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A federal district court ruled that the U.S. government violated the law by approving Northwest Forest Plan timber sales that could harm endangered salmon species.
December 8, 2000
Seattle, WA —

A federal district court today ruled that the U.S. government violated the law by approving Northwest Forest Plan timber sales that could harm endangered salmon species. As a result, the court has enjoined approximately 170 federal timber sales in Washington, Oregon, and northern California.

"This ruling gives Northwest salmon a reprieve from federal logging practices that are harming fish habitat," said Jan Hasselman, an attorney for the Earthjustice Legal Defense Fund. "The

Federal government must make sure that logging heeds the mandates in the Northwest Forest Plan to protect salmon habitat."

In the case, Pacific Coast Federation of Fishermen's Associations (PCFFA) v. National Marine Fisheries Service (NMFS), Judge Barbara Rothstein, a federal judge in Seattle, ruled that in approving the timber sales, the federal government failed to comply with Northwest Forest Plan mandates to ensure logging will not destroy salmon habitat. Judge Rothstein concluded that "There is a discrete and immediate harm posed to listed species by logging and timber activities . . . that fail to properly assess the potential environmental harm associated with such forestry action."

The court injunction halts approximately 178 timber sales in the following National Forests and BLM Districts:

Oregon - Umpqua NF, Siuslaw NF, Mt. Hood NF, Siskiyou NF, Rogue NF; Coos Bay BLM; Salem BLM; Eugene BLM; Roseburg BLM; Medford BLM.

California - Klamath NF, Shasta-Trinity NF, Six Rivers NF.

Washington - Gifford-Pinchot NF.

Unfortunately for the salmon, some of the timber sales have been partially or fully logged before the injunction was issued.

Two previous rulings against the government.

Today's ruling follows two previous similar rulings by the same court. In the previous cases, the court had looked at a smaller number of federal timber sales on the Umpqua Basin in Oregon and found the same pattern of violations by the government. The current case builds on those rulings and applies to many more forests throughout the Northwest.

"Before today, two previous court decisions found that the federal government was violating its own forest plan rules and harming salmon," said Doug Heiken of the Oregon Natural Resources Council, a plaintiff in the case. "Instead of listening to those rulings and modifying their timber sales to protect salmon, the government has forged ahead with more illegal timber sales."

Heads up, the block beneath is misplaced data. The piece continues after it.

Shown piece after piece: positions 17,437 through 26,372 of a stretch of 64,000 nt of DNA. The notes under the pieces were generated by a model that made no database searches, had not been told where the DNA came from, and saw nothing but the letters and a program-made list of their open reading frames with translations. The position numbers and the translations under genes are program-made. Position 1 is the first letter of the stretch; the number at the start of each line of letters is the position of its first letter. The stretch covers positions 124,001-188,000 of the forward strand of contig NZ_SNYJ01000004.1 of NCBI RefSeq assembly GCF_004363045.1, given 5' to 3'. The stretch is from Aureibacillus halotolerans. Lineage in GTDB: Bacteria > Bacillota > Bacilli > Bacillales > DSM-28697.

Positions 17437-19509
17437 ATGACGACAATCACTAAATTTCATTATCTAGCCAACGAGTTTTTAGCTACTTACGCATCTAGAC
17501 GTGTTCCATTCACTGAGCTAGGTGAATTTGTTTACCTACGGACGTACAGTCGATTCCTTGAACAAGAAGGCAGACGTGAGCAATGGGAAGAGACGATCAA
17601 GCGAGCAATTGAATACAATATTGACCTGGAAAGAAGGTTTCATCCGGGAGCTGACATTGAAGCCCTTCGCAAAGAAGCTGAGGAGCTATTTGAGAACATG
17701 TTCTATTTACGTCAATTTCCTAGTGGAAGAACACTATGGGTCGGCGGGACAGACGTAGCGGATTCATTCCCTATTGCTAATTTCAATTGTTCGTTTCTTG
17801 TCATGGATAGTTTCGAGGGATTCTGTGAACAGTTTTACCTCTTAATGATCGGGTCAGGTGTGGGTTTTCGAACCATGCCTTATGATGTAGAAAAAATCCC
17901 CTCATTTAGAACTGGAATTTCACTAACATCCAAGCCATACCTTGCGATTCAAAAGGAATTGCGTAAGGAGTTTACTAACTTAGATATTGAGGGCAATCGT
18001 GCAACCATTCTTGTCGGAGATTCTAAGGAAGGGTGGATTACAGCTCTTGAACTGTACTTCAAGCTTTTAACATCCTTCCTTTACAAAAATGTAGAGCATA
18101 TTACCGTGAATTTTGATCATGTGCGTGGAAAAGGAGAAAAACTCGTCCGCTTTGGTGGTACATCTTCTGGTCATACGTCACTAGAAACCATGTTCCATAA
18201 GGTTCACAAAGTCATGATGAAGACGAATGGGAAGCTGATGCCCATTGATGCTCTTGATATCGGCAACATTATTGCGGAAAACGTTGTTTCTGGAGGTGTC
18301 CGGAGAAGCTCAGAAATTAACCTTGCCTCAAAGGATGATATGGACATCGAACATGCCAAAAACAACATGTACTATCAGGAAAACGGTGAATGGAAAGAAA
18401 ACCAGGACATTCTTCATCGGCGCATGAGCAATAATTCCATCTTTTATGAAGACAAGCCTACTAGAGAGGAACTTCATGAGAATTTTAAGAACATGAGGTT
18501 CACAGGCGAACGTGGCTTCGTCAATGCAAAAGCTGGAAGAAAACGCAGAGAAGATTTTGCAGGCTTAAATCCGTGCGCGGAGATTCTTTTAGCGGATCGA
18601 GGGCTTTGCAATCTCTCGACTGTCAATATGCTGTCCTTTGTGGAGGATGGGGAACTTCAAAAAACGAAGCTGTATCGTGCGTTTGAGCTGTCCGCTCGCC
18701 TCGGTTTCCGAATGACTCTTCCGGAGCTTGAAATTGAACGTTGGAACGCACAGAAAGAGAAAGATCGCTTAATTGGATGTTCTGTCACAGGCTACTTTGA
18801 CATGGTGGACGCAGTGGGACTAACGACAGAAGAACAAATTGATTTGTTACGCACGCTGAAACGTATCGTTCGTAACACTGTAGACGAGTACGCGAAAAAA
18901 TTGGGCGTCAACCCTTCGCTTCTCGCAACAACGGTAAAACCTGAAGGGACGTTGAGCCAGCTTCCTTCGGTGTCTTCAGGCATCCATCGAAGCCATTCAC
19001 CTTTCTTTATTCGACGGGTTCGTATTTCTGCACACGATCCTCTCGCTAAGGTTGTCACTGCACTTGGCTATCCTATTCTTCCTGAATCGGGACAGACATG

"The government had not one but two chances to shape up their act, modify their sales and protect salmon," said Francis Eatherington of Umpqua Watersheds, another plaintiff group. "Instead they just went right ahead with the same old fish-killing ways."

Cancellation of sales unlikely. Solutions possible.

While the federal timber sales are currently enjoined, cancellation of the sales is unlikely. In most cases sales will simply need to be modified according to recommendations already made by federal fish biologists in the timber sale planning process. Modifications may include changing the logging prescription from clear-cuts to thinning or selective cutting, and limiting logging and roadbuilding that takes place in the riparian reserves.

"We are seeking a solution that allows for some careful federal timber management, but in a way that protects endangered runs of salmon," said Glen Spain of the Pacific Coast Federation of Fishermen's Associations.

"If the Northwest Forest Plan is properly followed, we can have timber management while protecting salmon," said Spain. "However, right now federal managers are ignoring salmon protection at the expense of commercial fishermen up and down the west coast."


Jan Hasselman/Patti Goldman, Earthjustice Legal Defense Fund: (206) 343-7340

Doug Heiken, Oregon Natural Resources Council: (541) 344-0675

Glen Spain, Pacific Coast Federation of Fishermen's Associations: (541) 689-2000

We're the lawyers for the environment, and the law is on our side.